Saturday, July 29, 2006

Mr. Van Dongen on the situation at Antwerp in the 16th and 17th Centuries

Mr. Van Dongen's notes in the rear of his paper about Witte de With make interesting reading in themselves. He tells the story in one note about the unfortunate situation of Antwerp. In the early 1600's, trade in Antwerp suffered, while the northern provinces in the Spanish Netherlands prospered. Earlier, Antwerp had been a prosperous seaport, much as Amsterdam was. The north effectively could blockade Antwerp, as access from Antwerp to the sea was by way of the Scheldt estuary. Antwerp also had the experience of being taken by Spanish troops in 1576, and 6,000 of the population were killed. Later, prior to the Armada campaign, the Duke of Parma, Alessandro Farnese had occupied the city and caused further disruption (from 1584 until 1585). Part of the Duke's program was to force all Protestants to leave the city. The deteriorating situation at Antwerp caused many people to flee. Many moved to the United Provinces, the seven northern provinces of the Spanish Netherlands that were in rebellion against Spain. Assets from Flanders helped to finance the newly formed United East Indies Company (the VOC). Antwerp did not regain unrestricted access to the sea until 1839! Sources:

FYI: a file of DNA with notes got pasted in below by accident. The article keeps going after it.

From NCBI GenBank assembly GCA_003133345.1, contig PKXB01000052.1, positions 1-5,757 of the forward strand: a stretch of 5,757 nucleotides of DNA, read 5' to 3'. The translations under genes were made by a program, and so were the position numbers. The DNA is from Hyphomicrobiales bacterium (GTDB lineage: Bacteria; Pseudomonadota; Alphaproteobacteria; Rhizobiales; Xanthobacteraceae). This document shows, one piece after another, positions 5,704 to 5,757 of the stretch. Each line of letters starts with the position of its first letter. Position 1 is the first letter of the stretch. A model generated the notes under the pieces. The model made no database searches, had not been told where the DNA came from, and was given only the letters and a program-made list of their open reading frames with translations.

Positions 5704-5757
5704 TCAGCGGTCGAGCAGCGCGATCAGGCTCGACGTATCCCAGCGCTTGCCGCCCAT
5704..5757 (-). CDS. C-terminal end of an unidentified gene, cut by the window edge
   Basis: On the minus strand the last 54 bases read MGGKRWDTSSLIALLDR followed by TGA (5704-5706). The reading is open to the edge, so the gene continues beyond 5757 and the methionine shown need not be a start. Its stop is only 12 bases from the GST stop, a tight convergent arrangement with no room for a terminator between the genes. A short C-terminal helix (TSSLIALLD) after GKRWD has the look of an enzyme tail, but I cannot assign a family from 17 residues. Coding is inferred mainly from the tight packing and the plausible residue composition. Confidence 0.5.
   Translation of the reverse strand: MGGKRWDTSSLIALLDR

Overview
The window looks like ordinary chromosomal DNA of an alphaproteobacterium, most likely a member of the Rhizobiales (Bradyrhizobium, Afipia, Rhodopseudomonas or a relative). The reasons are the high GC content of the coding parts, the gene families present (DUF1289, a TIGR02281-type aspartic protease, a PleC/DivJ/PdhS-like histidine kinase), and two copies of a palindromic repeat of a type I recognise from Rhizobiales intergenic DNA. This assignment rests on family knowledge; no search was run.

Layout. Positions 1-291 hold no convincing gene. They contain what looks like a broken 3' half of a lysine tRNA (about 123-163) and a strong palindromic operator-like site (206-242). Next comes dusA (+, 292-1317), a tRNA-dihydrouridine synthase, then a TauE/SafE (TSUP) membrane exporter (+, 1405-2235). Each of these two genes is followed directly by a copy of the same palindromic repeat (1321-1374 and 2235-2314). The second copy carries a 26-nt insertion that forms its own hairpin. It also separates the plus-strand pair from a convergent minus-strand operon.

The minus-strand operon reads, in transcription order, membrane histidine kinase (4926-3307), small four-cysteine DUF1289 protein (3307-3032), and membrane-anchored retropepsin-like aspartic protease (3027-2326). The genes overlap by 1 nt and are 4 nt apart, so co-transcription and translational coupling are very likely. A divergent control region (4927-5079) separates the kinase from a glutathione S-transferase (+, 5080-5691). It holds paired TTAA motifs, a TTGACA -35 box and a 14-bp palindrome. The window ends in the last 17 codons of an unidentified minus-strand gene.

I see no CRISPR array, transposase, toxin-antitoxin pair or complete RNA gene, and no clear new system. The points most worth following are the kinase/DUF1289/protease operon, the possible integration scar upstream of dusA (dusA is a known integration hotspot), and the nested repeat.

1. Antoine Francois van Dongen, "Making Waves": the life and times of Admiral Witte de With (1599-1658), 2005

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